A man has died after an oxygen tank got sucked into the magnetic resonance imaging (MRI) machine he was being scanned in.
The 60-year-old patient was at a hospital in the city of Gimhae, South Korea, following seizures when the accident took place. Police told the South China Morning Post that he was hit in the head by a 60-kilogram (132-pound) oxygen cylinder that flew into the MRI machine after it had been turned on.
MRI machines work by creating powerful magnetic fields (as well as radio waves) targeting hydrogen nuclei (protons) in water. As protons are subjected to the magnetic field (about a thousand times stronger than that produced by a fridge magnet) their axes line up.
"This uniform alignment creates a magnetic vector oriented along the axis of the MRI scanner," science editor Abi Berger explains in the BMJ.
"When additional energy (in the form of a radio wave) is added to the magnetic field, the magnetic vector is deflected. The radio wave frequency (RF) that causes the hydrogen nuclei to resonate is dependent on the element sought (hydrogen in this case) and the strength of the magnetic field."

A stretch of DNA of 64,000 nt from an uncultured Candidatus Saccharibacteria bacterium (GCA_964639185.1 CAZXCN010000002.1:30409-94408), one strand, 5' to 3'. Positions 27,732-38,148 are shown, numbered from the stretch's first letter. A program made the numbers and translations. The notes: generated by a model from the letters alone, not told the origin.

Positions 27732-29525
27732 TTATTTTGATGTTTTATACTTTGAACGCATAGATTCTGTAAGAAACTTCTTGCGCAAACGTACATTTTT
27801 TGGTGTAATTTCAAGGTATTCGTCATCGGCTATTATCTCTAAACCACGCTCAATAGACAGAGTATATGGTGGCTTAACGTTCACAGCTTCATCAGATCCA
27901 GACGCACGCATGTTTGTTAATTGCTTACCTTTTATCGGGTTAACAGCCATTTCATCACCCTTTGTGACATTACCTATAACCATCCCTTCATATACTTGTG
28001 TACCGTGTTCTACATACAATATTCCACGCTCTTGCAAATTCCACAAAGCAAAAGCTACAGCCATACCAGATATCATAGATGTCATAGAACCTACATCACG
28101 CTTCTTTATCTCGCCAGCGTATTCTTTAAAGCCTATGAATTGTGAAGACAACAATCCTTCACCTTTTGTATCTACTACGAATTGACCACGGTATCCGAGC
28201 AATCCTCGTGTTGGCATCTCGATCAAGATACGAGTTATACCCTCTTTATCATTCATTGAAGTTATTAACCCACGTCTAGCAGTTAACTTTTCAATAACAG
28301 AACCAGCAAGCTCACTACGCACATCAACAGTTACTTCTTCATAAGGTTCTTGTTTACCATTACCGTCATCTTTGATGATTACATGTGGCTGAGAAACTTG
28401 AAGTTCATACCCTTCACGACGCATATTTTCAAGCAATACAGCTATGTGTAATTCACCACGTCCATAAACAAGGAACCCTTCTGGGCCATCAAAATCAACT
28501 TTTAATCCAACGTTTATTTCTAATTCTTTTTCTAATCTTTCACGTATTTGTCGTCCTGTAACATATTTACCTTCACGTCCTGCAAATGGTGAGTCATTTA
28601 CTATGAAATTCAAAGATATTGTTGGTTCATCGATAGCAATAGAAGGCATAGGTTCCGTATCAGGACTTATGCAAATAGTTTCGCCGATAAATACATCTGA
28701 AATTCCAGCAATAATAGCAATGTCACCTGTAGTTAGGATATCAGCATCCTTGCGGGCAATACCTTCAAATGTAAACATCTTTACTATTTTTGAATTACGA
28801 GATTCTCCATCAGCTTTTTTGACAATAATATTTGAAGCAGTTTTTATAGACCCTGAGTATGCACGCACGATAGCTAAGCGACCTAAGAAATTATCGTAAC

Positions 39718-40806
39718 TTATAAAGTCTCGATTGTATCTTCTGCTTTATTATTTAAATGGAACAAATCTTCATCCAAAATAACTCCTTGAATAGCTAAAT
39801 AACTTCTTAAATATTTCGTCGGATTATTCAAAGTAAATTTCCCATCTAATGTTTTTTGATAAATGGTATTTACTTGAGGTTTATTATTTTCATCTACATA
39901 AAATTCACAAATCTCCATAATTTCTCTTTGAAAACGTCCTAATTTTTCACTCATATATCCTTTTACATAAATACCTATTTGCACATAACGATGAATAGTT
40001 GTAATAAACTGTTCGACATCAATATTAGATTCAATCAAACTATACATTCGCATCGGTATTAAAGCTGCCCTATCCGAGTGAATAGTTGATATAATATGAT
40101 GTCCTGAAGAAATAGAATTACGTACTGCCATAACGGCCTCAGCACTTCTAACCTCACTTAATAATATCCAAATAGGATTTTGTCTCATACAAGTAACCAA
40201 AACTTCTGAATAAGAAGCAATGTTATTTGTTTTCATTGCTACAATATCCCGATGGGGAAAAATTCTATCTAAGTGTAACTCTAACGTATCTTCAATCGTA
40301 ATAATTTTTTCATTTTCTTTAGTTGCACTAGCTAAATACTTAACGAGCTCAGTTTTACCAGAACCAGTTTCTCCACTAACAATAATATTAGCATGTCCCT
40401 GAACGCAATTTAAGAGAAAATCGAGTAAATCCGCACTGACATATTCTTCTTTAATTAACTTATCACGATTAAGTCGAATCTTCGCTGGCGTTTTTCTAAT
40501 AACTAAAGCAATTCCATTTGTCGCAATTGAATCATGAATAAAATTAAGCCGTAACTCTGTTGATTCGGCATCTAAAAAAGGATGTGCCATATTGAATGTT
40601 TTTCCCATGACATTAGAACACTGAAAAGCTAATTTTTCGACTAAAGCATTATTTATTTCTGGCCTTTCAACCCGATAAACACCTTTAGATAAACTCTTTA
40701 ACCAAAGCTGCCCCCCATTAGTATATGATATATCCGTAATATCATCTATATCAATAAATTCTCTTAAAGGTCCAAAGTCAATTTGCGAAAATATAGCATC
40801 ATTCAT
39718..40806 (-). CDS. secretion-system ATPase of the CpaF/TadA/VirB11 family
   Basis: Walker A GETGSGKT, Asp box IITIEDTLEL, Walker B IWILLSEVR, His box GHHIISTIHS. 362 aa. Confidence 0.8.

"When the radiofrequency source is switched off the magnetic vector returns to its resting state, and this causes a signal (also a radio wave) to be emitted. It is this signal which is used to create the MR images."
While this is great for seeing inside the body – especially cartilage, tendons, and muscles, which other scanning methods can't produce images of very well – it's not so great if you happen to be carrying anything magnetic. For some idea of the forces involved, check out this video below.
This is why hospitals will prevent you from bringing metallic objects into the MRI suite. As such, police are investigating how the oxygen tank was allowed into the room in the first place.
This is not the first incident involving an MRI machine and an oxygen tank. In 2018, a man was sucked into an MRI machine while carrying a similar tank, later dying.
"Despite being a 'never event,' MRI magnetic projectile accidents still continue to happen pretty regularly, and radiology should hang our heads for that," Tobias Gilk, senior vice president of Radiology-Planning told AuntMinnie.com following the latest accident.
"The fact is that almost nowhere in the world are there actual explicit rules or requirements to follow the long-established best practices that would help prevent exactly this sort of accident."